Last week Urbanista caught up with one of this country’s greatest singer songwriters and one of this writers favourite artists, Frank Turner. Frank has released eight solo albums in the last 13 years, following on from his time with Post-Hardcore band Million Dead. Franks albums feature incredibly honest writing, coupled with variety in musical genre. His albums often move between his folk and punk rock influence as well as into other musical spheres. Frank’s latest album No Mans Land, tells the tales of many historical females, and was recorded with an ensemble of female musicians in contrast to Frank’s usual backing band The Sleeping Souls. His tour at the end of 2019 in support of the album was carried out in a very different form to the typical set up as is discussed in our interview.
We started the interview by addressing the current elephant in room, the current lock down measures:
“Like everyone I’m spending a lot more time on Facetime and the like. I’m trying to make the best out of a weird situation.”
“At the beginning of all this I thought we were all in this together, that’s not true, certain people are finding this much harder than others, depending on their situation. I’m fortunate to live in a house with a bit of outdoor space and I’m very grateful for that.”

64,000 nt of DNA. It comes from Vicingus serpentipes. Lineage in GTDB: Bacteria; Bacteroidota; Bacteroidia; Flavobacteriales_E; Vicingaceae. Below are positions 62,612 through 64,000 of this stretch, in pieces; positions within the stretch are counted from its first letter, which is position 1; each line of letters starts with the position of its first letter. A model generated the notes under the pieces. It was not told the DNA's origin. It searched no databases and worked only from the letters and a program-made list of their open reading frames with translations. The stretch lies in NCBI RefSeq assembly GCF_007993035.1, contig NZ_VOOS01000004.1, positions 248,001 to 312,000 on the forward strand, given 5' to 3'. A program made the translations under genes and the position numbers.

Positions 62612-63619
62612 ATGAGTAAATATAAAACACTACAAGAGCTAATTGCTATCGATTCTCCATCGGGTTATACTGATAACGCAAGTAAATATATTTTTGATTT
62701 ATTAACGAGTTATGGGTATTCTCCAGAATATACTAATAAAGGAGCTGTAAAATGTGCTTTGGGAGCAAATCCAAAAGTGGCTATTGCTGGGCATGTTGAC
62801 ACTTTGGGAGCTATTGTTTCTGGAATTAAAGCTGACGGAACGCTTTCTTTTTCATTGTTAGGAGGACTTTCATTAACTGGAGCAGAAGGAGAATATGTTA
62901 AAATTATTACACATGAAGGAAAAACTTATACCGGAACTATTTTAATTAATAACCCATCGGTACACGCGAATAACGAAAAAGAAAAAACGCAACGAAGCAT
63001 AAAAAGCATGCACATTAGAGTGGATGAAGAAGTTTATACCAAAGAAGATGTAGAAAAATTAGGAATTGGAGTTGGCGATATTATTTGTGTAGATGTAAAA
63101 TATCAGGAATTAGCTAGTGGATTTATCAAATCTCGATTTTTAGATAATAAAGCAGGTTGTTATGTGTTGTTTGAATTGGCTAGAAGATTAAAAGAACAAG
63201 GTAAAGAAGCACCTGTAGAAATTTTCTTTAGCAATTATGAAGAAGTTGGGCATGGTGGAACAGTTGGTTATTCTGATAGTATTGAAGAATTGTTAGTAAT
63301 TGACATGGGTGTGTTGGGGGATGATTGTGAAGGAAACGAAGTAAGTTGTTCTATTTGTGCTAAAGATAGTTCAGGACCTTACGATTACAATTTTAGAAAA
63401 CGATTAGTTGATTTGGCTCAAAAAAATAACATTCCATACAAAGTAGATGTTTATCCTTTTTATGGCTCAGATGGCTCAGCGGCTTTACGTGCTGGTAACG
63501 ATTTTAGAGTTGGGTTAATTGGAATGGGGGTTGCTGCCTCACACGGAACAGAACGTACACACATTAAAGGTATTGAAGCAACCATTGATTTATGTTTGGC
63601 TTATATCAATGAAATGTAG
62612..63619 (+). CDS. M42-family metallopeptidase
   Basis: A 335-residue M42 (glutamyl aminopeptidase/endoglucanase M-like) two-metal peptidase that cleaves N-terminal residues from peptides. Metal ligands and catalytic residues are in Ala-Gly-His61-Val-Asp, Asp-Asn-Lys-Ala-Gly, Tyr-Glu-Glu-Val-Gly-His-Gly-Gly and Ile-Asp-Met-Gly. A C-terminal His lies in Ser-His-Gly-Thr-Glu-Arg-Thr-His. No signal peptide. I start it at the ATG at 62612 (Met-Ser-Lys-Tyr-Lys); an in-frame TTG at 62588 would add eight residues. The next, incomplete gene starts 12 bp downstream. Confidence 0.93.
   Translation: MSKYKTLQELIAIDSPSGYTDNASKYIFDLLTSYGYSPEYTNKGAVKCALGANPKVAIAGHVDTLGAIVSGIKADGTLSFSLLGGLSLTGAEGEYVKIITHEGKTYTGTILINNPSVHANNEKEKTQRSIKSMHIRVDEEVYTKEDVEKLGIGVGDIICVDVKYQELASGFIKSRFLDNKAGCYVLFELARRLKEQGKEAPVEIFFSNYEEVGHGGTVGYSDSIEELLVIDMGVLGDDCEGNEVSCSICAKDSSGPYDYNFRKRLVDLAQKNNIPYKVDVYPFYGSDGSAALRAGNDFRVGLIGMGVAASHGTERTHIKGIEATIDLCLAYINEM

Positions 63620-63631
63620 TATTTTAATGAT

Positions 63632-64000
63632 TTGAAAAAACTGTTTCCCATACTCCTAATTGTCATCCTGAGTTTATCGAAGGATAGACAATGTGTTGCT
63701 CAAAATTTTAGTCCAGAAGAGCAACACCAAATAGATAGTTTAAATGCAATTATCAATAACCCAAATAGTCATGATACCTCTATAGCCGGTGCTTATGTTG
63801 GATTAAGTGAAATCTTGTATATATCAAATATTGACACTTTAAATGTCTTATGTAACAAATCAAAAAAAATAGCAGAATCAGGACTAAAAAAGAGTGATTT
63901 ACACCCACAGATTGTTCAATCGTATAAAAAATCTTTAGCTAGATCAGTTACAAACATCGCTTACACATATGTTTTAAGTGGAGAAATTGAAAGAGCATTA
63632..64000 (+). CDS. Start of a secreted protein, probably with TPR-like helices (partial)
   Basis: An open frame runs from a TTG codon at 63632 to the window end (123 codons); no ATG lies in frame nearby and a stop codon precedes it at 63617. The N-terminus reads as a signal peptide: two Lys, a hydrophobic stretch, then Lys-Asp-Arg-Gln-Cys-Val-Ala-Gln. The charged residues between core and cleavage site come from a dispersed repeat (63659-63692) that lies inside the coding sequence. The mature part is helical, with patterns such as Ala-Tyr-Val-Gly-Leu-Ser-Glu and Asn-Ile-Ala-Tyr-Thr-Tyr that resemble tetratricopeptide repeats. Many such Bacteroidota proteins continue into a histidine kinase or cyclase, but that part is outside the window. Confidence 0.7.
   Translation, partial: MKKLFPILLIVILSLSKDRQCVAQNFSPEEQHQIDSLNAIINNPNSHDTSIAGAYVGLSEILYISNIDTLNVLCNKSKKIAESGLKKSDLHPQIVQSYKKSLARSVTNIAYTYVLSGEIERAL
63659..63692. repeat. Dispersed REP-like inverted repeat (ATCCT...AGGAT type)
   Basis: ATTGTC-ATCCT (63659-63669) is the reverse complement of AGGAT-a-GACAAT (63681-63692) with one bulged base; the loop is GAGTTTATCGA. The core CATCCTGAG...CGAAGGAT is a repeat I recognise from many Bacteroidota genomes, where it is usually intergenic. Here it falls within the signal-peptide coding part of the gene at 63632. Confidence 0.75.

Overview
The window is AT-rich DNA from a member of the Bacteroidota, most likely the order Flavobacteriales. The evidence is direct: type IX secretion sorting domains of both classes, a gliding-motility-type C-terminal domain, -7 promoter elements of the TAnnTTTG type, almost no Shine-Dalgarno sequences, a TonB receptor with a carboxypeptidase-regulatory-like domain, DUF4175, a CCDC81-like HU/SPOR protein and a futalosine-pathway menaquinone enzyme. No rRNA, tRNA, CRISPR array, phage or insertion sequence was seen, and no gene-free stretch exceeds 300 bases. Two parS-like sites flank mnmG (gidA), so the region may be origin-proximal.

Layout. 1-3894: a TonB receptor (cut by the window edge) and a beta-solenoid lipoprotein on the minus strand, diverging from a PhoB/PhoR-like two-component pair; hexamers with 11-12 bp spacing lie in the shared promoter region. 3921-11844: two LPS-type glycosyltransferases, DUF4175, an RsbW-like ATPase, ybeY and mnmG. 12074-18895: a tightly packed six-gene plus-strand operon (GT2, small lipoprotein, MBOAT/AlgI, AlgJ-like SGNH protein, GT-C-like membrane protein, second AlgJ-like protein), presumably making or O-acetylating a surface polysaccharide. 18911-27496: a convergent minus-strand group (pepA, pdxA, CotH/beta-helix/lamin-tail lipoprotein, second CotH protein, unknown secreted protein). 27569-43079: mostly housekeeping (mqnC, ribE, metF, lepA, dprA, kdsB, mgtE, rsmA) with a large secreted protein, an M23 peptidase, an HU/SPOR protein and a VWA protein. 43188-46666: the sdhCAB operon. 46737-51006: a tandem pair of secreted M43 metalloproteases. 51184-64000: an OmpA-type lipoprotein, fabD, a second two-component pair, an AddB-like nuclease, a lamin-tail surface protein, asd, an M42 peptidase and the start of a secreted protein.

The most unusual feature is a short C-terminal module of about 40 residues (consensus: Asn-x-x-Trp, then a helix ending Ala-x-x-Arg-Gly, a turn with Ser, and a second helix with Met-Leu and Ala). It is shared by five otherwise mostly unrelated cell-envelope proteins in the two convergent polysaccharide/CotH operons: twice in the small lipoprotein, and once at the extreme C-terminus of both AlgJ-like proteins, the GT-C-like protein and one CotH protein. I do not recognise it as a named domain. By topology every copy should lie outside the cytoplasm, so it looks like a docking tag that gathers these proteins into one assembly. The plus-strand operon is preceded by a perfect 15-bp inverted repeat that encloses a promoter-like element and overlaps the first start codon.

We discussed the cancellation of Frank’s gig due to take place at the end of March and the unfortunate ending of his latest tour, being cut short just before completion. We also talked about rearranging shows and the risk that it poses.
“I couldn’t believe it, if only this all happened one week later. The vibe of the shows had been so cool, playing stuff I hadn’t played for a while.” “It really fucking sucked having to pull those shows.”
“I think people rescheduling now are out of their minds. I don’t know how long this lockdown will go on for, but I think there will be a period with less lockdown, with gigs going on, but it’s not just about regulations, but about how comfortable people feel going to gigs.”
“If the government said I could put on a gig tomorrow, I’m not sure how many would come, people are scared and wary of their health and health of their families, which is totally legit.”
“I think we all have to be very cautious about when things should start happening again, which is a worrying thought for me as it’s how I make my living, as well as being my passion in life.”
We discussed the long term effects of the current situation and what the future may hold.
“I’m not sure anything will ever get back to ‘normal’, on some levels, both in my industry and in society more broadly, maybe that’s an opportunity for us to change things for the better.”